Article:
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2023 Honda Hornet sketches released with the new 750 twin expected to be part of a whole new lineup of machines

Honda started dropping hints about its plans to revive the Hornet name last year when a stylized computer image of the bike was revealed at EICMA in Milan. Now some more realistic sketches of the 2023 Honda Hornet have been released – confirming its sharp-edged looks and sports-roadster stance.

The Hornet is the latest machine to emerge from Honda’s European R&D department in Rome, which was also responsible for styling successes including the ‘Neo Café Sport’ CB650R, the Africa Twin and the X-ADV. Responsibility for the Hornet falls to 28-year-old Giovanni Dovis, who most recently penned the ADV350 scooter and has given the Hornet its tail-high, nose-down look. He said: “Honda’s design philosophy is to create something pure and functional in an uncomplicated way – models which are both beautifully simple and emotionally appealing. The sketches show how the Hornet design concept promises agility, dynamism and lightweight thanks to its slim proportions, pointy tail section and supersharp lines. It creates a new compactly proportioned look, and has hallmarks of tension and aggression from front to back, outlining the Hornet’s true sporting purpose.”

Despite releasing the new pictures, Honda still hasn’t said anything about the Hornet’s spec. We know it’s a parallel twin rather than the four-cylinder that’s traditionally been associated with the Hornet name, and usually-reliable Japanese sources claim it’s a 755cc engine, giving the bike the ‘CB750S’ title alongside the Hornet name. The engine appears to borrow its general layout from the Africa Twin’s 1084cc twin – the cam cover is shaped to cover a single-camshaft ‘UniCam’ layout, with a single camshaft operating directly on the inlet valves and actuating the exhaust valves via rockers – and a clip of engine sound released last year confirms it’s higher-revving than the average parallel twin.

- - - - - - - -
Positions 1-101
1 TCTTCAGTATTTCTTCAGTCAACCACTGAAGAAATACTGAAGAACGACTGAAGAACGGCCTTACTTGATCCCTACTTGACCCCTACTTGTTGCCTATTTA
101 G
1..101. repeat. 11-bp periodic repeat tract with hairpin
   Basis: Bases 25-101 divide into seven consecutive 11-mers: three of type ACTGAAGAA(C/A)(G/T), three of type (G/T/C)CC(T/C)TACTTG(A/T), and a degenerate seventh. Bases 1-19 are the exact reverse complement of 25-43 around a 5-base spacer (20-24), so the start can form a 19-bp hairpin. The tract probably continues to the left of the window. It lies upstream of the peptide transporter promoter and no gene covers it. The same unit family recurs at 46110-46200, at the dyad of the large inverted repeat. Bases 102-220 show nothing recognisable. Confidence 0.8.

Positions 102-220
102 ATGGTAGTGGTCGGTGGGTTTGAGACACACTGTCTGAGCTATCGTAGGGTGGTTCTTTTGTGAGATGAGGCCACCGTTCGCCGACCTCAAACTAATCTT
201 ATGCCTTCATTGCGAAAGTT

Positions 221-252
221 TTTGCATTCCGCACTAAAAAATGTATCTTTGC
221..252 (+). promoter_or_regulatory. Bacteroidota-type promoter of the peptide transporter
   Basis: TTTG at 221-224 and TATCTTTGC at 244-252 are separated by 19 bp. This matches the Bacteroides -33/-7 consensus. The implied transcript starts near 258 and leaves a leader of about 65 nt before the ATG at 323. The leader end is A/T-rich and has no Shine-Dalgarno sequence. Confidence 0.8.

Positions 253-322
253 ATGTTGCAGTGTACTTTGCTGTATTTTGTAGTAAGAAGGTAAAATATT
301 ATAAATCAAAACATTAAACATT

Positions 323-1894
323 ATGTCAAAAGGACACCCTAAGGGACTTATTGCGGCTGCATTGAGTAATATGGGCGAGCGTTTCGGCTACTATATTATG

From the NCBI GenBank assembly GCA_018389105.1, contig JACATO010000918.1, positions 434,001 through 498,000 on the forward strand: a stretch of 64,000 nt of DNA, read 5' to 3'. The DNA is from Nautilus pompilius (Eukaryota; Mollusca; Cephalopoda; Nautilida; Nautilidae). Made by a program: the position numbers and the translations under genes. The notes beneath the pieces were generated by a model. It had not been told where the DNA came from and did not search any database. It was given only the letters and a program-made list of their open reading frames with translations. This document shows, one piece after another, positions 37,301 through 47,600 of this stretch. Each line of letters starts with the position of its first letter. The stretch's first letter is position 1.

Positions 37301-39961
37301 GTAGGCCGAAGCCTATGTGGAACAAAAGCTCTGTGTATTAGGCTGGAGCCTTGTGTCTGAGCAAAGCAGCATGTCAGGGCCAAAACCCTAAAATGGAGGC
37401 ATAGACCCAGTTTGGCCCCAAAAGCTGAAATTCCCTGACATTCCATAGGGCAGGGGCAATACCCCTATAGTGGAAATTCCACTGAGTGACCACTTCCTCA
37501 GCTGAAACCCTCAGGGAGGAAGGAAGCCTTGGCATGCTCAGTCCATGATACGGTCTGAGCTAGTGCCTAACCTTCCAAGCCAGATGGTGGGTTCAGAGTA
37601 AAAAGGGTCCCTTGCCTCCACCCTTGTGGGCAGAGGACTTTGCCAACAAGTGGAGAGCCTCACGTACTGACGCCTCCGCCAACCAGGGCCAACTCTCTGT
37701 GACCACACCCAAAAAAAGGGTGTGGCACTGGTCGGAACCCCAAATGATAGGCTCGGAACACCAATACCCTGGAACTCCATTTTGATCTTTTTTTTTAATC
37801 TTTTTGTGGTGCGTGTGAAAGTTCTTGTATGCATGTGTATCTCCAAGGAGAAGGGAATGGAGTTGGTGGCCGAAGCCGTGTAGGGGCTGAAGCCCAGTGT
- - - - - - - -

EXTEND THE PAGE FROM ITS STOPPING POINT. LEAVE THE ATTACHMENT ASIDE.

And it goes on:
That’s how Honda can justify a second parallel twin in the 750 class alongside the 745cc unit used in the NC750 range. Where the NC750 machines are low-powered, low-revving designs aimed at fuel economy above all else, the new engine is targeting performance. The Hornet is likely to be just the first of a range of models sharing the same engine. Just as Honda has used the Africa Twin as the basis of the CMX1100 cruiser, the NT1100 tourer and most recently the Hawk 11 café racer, the Hornet is expected to share its engine with an adventure bike – expected to revive the Transalp name – and probably several other models in years to come. Just as the old Hornet 600 was derived from the CBR600, the new Hornet 750 could even spawn a full-faired sports bike to replace the CBR600, since modern emissions rules favour larger-capacity twins over smaller, higher-revving four-cylinder models and the latest World Supersports regulations now allow a host of different capacities with an equivalency formula to ensure they’re all competitive. Yamaha’s R7 and Aprilia’s RS660 also show that the market for parallel twin sports bikes is on the rise.

Honda’s sketches show that the Hornet will use a straightforward steel tube frame and a box section swingarm that’s probably extruded alloy, with a short, low exhaust on the left-hand side.

The bike’s official unveiling is likely to be at shows late this year, 12 months on from the initial announcement of the Hornet name’s reintroduction.


Ben Purvis